7.Upon acceptance, Apply for study abroad insurance, Visas, Look/buy a plane ticket and Get your ISIC card

If you receive an acceptance letter, congratulations, but the paper work is far from over. The university overseas should mail a Certificate of Eligibility. Once that has been received, apply for your visa. Getting an  ISIC will help you find discount plane tickets, hotels, shopping and more. I saved over $800 on my ticket by booking with STA. ( Study abroad insurance is required and necessary if anything were to happen. Insurance plans are available through ISIC, but the company I used is Insurance for Students. I’m not sure which is cheaper, but the insurance through ISIC is more widely recognized so I recommend it over other plans. Any other documents you may need to collect, always do it ASAP. The sooner the better, because the last few weeks before leaving can seem extremely stressful if underprepared.

8. Submit scholarship documentation

Some scholarships I applied for and received are: The Morgan-Stanley Bridging Scholarship, The Bridging Scholarship, The Gilman Award, and one locally funded scholarship- The Kimbler Award. The first two are only for students studying in Japan, and the documentation is fairly simple. Sign a Terms of Agreement paper; Mail it back; Receive a check in the mail a couple weeks later. The Gilman Award is only available to any student that receives the Federal Pell Grant . The paper work is much more tedious, because it is a government funded scholarship. My other scholarship also only required a signature.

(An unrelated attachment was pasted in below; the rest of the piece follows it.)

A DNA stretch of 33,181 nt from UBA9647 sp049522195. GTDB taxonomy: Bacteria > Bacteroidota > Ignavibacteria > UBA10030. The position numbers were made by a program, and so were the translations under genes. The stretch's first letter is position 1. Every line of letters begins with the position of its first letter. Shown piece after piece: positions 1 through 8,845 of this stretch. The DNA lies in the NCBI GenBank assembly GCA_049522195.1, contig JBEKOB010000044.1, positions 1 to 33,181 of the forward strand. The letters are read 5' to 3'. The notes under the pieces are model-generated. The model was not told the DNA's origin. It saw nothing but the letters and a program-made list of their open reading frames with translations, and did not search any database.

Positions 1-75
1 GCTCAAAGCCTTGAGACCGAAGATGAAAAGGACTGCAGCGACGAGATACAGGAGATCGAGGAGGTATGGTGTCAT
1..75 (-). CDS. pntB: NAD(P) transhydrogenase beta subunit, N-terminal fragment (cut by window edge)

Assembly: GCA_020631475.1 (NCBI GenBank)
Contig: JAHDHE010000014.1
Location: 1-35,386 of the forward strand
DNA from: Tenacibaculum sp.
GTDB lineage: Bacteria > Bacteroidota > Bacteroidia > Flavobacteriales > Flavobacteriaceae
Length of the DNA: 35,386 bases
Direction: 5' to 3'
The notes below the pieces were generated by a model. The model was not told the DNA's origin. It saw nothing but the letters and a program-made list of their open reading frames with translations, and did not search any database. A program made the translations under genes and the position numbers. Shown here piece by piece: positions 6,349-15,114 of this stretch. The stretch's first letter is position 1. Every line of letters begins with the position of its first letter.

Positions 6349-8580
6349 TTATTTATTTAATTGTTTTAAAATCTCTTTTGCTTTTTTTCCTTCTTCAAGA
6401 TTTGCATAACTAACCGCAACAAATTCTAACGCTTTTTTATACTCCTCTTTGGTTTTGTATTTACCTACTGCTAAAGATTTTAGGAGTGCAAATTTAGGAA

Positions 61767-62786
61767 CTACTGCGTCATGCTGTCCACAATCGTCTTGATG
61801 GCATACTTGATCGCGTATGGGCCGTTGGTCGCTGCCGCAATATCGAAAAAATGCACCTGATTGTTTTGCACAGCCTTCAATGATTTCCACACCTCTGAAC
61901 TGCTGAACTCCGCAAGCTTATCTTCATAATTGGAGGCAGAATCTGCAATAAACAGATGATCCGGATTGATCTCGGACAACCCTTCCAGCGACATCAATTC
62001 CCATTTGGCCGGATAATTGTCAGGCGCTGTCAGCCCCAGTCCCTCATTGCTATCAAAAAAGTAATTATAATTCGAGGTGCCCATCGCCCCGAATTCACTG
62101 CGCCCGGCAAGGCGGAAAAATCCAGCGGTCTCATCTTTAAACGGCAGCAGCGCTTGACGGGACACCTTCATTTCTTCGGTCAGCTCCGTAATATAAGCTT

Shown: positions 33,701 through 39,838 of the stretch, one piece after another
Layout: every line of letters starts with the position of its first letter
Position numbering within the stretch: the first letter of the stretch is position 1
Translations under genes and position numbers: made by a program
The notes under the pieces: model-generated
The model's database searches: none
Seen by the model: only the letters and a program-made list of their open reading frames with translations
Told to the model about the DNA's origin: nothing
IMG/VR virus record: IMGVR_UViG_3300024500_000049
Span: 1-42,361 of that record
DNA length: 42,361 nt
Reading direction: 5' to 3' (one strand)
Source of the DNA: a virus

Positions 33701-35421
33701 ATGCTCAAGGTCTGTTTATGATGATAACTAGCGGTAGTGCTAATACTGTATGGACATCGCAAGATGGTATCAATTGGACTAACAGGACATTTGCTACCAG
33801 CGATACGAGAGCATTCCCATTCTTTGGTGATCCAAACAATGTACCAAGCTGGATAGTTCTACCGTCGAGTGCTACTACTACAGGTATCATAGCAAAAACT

My point of this blog was to encourage you to take care of your study abroad paperwork and details quickly. These are only the main steps I went through, as this can be a long process. Study Abroad is possible, even if you aren’t wealthy. Applying yourself is highly important to make the trip affordable. But, the pay out is worth all of the trouble, promise! If you have additional questions that weren’t covered in my blog, I encourage you to post a question here or by my email (


My Life Abroad